Leo Tolstoy's house was a short drive out of the city of Moscow in a quiet area surrounded with family homes. It is next door to a brewery but not sure if it still there now. It was a friendly home and many of their possessions were still there. Tolstoy had 13 children and nine who survived. The back garden was quite big and would have been a great place for children to run around. They skates on the large flat area near the house in winter. Upstairs there was a huge room where they entertained friends. The extensions can be seen outside and I'm sure would not be allowed in Australia. There was a huge fragrant shrub which we were told was Jasmine but quite different from what we have at home.
Lunch was at a restaurant called Turendot and it was quite a place. It once belonged to an aristocratic family and is now a reception venue. More glitz and gold and our meal was quite impressive, especially dessert which was quite a simple fruit mix but was served with dry ice in a glass with a pink fruit tea.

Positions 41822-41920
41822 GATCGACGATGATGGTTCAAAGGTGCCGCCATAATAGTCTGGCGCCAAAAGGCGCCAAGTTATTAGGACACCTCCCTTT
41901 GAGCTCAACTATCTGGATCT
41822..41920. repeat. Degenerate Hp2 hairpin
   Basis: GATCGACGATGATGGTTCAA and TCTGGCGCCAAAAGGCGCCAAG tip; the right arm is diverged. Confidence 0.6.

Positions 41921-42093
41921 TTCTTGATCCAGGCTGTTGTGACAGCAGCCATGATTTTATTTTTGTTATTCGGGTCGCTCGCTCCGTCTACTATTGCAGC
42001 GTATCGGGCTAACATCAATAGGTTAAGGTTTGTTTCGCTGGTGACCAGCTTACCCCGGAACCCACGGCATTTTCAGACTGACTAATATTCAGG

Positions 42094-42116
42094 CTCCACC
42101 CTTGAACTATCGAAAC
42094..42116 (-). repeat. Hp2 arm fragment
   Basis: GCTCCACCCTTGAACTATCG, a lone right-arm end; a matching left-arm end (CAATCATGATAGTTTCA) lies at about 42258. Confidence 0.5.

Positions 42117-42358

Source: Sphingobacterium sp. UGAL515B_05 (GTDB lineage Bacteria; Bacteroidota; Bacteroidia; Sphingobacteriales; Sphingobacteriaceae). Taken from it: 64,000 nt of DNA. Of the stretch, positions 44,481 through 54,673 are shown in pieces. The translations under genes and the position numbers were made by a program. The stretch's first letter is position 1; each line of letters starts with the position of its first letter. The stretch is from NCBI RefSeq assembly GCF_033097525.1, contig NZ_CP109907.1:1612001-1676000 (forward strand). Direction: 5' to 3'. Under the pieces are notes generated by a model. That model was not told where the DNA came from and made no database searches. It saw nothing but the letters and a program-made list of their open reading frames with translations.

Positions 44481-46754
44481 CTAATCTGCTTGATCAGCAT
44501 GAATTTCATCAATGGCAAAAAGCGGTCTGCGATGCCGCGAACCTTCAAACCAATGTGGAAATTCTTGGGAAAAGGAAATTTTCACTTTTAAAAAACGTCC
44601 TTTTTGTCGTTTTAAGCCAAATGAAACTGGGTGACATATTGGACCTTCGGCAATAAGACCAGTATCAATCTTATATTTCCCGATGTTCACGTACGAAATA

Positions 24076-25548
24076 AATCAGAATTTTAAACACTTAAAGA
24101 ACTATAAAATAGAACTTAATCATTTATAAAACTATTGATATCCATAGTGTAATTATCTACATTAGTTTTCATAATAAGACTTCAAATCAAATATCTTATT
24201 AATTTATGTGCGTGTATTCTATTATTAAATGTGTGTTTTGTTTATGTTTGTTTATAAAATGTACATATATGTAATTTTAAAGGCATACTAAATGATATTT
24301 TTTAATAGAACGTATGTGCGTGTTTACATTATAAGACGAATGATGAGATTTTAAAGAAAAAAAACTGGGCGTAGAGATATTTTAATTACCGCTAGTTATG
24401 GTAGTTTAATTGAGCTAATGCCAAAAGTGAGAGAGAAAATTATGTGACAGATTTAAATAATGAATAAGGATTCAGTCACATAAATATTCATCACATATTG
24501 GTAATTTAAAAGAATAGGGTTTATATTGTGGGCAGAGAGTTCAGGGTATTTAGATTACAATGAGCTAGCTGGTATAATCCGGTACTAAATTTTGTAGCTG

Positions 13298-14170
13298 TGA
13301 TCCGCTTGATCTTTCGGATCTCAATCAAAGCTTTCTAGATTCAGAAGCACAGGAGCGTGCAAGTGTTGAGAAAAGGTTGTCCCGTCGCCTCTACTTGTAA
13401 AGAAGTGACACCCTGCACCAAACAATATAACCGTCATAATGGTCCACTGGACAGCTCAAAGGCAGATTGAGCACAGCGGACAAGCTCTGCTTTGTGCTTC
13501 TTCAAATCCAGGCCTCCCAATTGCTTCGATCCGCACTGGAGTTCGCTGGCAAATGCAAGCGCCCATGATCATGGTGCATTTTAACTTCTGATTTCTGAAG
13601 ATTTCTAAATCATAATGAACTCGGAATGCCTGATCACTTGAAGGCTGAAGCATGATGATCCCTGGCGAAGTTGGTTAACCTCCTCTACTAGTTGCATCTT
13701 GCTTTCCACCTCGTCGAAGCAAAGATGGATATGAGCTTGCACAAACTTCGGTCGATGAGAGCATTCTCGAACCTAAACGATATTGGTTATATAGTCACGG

We then moved on to the Tretyakov Gallery. Julia's knowledge of art was staggering. The gallery had a fabulous collection of Russian art from the 20th and 21st century. The most interesting thing about the collection was the restraint that many artists were under during WW 11 and the Soviet period.
Next we had dinner. Not that we really needed it but dinner at the Hilton which is in one of Starlin's skyscrapers. Quite an impressive building and emormous inside.
Overnight on the train to Novgorod. It was an old train. Older than me I'm sure. Very basic but at least we could lie down. I hardly slept but it was ok. I shared with Jane. We we all exhausted the next day and another round of Russian Icons with our guide with a monotone voice was all too much.